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Dispute Resolution Institutions and Strategic Militarization

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  • Adam Meirowitz
  • Massimo Morelli
  • Kristopher W. Ramsay
  • Francesco Squintani

Abstract

Existant studies of confl ict, negotiation and international relations do not take into account that the institutions used to resolve disputes shape the incentives for entering disputes in the first place. Because engagement in a costly and destructive war is the `punishment' for entering a dispute, institutions that reduce the chances that a dispute lead to open con flict may make more disputes emerge and incentivize militarization. We provide a simple model in which the support for unmediated peace talks, while effective in improving the chance of peace for a given distribution of military strength, ultimately leads to the emergence of more disputes and to higher con flict outbreak. Happily, we find that not all con flict resolution institutions suffer from these, apparently paradoxical, but actually quite intuitive drawbacks. We identify a form of third-party intervention inspired by the celebrated work by Myerson, and show that it can broker peace in emerged disputes effectively and also avoid perverse militarization incentives.

Suggested Citation

  • Adam Meirowitz & Massimo Morelli & Kristopher W. Ramsay & Francesco Squintani, 2015. "Dispute Resolution Institutions and Strategic Militarization," Working Papers 540, IGIER (Innocenzo Gasparini Institute for Economic Research), Bocconi University.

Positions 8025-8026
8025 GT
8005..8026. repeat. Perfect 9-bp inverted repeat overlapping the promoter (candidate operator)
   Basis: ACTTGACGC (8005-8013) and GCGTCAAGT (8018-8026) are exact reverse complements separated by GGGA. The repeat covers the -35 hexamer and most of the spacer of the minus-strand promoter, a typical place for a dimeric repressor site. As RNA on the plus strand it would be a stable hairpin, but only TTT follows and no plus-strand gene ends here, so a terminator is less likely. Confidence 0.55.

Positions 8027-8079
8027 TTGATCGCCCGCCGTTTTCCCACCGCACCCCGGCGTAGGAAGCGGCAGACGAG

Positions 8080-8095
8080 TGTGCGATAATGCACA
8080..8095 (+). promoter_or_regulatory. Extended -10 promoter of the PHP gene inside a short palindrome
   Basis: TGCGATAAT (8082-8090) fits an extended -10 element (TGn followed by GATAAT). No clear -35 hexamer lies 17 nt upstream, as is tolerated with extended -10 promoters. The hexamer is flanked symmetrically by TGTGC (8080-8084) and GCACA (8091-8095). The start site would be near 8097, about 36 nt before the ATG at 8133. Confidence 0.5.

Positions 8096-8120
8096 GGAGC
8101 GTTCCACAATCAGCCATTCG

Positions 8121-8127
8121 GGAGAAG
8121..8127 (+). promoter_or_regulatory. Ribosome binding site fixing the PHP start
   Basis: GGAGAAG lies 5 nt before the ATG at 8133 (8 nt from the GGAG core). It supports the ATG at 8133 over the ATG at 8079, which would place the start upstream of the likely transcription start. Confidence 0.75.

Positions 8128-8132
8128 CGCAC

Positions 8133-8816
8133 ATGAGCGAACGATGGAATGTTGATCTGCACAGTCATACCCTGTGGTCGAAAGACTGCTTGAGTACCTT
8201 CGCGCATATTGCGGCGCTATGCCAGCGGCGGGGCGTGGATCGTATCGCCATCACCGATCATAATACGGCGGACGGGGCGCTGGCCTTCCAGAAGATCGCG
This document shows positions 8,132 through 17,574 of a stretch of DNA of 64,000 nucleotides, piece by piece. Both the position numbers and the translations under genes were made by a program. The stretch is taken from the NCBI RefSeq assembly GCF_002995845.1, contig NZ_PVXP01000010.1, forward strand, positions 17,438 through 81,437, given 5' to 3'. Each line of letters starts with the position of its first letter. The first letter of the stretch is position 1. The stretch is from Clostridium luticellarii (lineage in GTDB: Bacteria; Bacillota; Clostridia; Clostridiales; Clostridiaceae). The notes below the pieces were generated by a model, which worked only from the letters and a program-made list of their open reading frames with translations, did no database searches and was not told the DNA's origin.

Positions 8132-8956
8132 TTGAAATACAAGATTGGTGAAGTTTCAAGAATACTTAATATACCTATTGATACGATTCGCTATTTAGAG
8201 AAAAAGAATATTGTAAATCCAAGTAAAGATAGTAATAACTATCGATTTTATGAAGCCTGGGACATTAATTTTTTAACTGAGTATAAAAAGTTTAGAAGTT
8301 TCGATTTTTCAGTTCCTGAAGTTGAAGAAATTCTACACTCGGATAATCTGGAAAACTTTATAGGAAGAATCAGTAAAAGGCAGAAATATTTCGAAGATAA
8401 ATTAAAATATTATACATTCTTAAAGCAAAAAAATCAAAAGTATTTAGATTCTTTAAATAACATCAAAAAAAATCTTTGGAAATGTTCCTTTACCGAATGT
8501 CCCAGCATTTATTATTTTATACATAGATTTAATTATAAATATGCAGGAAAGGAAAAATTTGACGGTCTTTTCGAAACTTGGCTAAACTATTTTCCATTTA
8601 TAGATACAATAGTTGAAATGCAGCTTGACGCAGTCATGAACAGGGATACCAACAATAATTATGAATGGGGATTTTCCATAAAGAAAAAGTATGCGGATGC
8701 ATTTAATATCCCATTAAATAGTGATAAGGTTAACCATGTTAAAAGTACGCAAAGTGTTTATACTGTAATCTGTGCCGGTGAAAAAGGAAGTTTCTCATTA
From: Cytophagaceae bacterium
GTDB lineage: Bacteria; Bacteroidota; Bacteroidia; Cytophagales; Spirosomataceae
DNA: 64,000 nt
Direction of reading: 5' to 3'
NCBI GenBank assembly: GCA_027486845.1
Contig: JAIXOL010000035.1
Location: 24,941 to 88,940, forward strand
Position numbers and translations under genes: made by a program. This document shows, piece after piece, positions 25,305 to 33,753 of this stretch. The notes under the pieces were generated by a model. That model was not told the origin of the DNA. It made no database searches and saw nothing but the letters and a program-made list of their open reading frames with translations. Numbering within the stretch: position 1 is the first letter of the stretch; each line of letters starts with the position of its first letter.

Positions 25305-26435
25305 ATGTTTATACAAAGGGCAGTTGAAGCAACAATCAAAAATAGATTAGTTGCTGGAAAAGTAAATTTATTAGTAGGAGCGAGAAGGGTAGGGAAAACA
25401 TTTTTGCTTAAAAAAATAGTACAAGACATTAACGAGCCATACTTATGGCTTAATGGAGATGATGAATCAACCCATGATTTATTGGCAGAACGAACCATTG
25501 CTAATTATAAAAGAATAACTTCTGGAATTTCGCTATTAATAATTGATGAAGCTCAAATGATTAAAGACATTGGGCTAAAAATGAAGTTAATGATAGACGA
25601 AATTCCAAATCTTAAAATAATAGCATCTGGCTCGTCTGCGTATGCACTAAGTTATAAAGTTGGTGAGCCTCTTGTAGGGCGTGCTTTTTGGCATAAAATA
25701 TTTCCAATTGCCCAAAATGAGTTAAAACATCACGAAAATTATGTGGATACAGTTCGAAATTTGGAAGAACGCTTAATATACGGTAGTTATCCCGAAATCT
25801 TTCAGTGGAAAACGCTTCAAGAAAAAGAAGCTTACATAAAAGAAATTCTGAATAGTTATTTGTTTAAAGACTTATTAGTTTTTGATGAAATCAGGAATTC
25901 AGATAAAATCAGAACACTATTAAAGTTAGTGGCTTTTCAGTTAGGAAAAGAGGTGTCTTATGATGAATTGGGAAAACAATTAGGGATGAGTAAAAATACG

• Handle: RePEc:igi:igierp:540
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    References listed on IDEAS

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    Cited by:

    1. Gautam Bose, 2023. "Contributing to Peace," Journal of Conflict Resolution, Peace Science Society (International), vol. 67(10), pages 1993-2027, November.
    2. Mueller, H. & Rauh, C., 2022. "Building Bridges to Peace: A Quantitative Evaluation of Power-Sharing Agreements," Cambridge Working Papers in Economics 2261, Faculty of Economics, University of Cambridge.
    3. Hannes Mueller & Christopher Rauh, 2022. "The Hard Problem of Prediction for Conflict Prevention," Journal of the European Economic Association, European Economic Association, vol. 20(6), pages 2440-2467.
    4. Stephane Wolton, 2024. "Decentralised information transmission in the shadow of conflict," Journal of Theoretical Politics, , vol. 36(1), pages 64-82, January.
    5. Morelli, Massimo & Meirowitz, Adam & Ramsay, Kristopher & Squintani, Francesco, 2019. "Third Party Intervention and Strategic Militarization," CEPR Discussion Papers 13879, C.E.P.R. Discussion Papers.
    6. Björn Gehrmann, 2019. "Third-party diplomacy," HiCN Working Papers 312, Households in Conflict Network.
    7. Bonev, Petyo & Matsumoto, Shigeru, 2022. "An empirical evaluation of environmental Alternative Dispute Resolution methods," Economics Working Paper Series 2208, University of St. Gallen, School of Economics and Political Science.
    8. Toke S. Aidt & Facundo Albornoz & Esther Hauk, 2021. "Foreign Influence and Domestic Policy," Journal of Economic Literature, American Economic Association, vol. 59(2), pages 426-487, June.
    9. Edoardo Grillo & Antonio Nicolò, 2022. "Learning it the hard way: Conflicts, economic sanctions and military aids," "Marco Fanno" Working Papers 0284, Dipartimento di Scienze Economiche "Marco Fanno".
    10. Benjamin Balzer & Johannes Schneider, 2021. "Managing a conflict: optimal alternative dispute resolution," RAND Journal of Economics, RAND Corporation, vol. 52(2), pages 415-445, June.
    11. Jin Yeub Kim, 2022. "Neutral public good mechanisms," PLOS ONE, Public Library of Science, vol. 17(4), pages 1-16, April.
    12. Muhammet A. Bas & Aseem Mahajan, 2020. "Contesting the climate," Climatic Change, Springer, vol. 162(4), pages 1985-2002, October.
    13. Andrea Canidio & Joan-Maria Esteban, 2018. "Benevolent Mediation in the Shadow of Conflict," Working Papers 1027, Barcelona School of Economics.

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